“We have to pass the bill so that you find out what is in it, away from the fog of the controversy.”
Nancy Pelosi was the House Speaker when she made those remarks about Obamacare at the 2010 Legislative Conference for the National Association of Counties. At the time, Pelosi was mocked for not understanding what was in the legislation she was supporting. But the reality is that with all legislation that is considered by Congress, we almost never really know what is in it until it has been passed.
If you took civics class in high school (or just watched Schoolhouse Rock), you likely know how a bill becomes a law. But what most people don’t understand is the process by which a law becomes policy.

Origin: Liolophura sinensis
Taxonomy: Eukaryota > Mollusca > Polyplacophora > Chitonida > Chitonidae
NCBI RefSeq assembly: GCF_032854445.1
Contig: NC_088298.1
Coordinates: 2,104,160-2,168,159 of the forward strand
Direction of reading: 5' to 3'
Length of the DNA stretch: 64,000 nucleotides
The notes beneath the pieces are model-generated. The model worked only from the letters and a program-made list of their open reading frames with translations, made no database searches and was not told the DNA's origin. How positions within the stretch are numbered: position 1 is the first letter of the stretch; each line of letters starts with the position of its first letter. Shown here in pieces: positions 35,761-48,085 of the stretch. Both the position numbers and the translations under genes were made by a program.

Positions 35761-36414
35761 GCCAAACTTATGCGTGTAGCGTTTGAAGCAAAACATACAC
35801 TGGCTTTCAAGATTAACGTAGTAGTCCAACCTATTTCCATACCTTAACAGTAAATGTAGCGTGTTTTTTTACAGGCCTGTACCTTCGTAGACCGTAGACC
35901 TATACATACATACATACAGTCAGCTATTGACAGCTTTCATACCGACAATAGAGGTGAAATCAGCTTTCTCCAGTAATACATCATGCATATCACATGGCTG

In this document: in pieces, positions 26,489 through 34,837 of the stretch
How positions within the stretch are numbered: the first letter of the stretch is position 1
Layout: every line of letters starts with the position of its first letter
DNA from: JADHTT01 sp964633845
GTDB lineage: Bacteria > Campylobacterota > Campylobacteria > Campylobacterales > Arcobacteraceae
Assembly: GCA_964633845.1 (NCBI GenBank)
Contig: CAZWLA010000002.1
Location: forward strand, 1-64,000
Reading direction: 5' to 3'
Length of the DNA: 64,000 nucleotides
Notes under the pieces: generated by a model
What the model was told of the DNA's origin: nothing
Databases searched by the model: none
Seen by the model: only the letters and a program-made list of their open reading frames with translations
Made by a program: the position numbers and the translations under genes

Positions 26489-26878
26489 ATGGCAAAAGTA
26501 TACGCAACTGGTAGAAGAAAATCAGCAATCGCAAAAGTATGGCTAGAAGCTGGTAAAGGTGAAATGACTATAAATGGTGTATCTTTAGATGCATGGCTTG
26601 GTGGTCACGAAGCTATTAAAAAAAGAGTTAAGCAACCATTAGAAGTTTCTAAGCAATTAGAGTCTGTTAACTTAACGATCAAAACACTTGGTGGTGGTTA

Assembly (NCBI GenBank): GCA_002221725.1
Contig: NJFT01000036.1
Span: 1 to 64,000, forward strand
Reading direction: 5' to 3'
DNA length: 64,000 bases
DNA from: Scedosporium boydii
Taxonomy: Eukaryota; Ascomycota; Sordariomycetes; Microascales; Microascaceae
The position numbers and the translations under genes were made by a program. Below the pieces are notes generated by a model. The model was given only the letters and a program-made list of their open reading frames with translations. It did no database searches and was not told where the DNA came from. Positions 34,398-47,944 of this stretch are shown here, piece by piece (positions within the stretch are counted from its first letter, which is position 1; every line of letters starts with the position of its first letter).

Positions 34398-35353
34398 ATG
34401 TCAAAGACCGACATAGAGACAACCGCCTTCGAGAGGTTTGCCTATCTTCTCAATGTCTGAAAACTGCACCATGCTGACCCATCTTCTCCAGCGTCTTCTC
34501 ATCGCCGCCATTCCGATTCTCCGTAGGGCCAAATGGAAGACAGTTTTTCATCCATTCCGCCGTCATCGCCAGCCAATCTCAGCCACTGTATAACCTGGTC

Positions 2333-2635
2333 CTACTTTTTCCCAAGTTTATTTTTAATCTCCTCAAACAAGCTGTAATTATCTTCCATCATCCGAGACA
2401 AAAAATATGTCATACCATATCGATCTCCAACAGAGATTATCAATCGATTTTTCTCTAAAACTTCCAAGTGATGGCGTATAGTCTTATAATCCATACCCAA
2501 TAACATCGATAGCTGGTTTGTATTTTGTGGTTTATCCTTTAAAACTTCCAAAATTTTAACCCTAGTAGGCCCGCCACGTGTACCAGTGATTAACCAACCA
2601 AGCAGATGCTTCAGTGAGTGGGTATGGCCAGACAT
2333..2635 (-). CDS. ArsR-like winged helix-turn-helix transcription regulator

We often think that the judiciary is the branch of government responsible for interpreting the law. But in reality most interpretation is done by the executive branch, through the various regulatory agencies. Regulatory agencies handle administrative law, primarily by codifying and enforcing rules and regulations. When Congress passes a new law it usually goes to a regulatory agency to determine how the law will be put in place.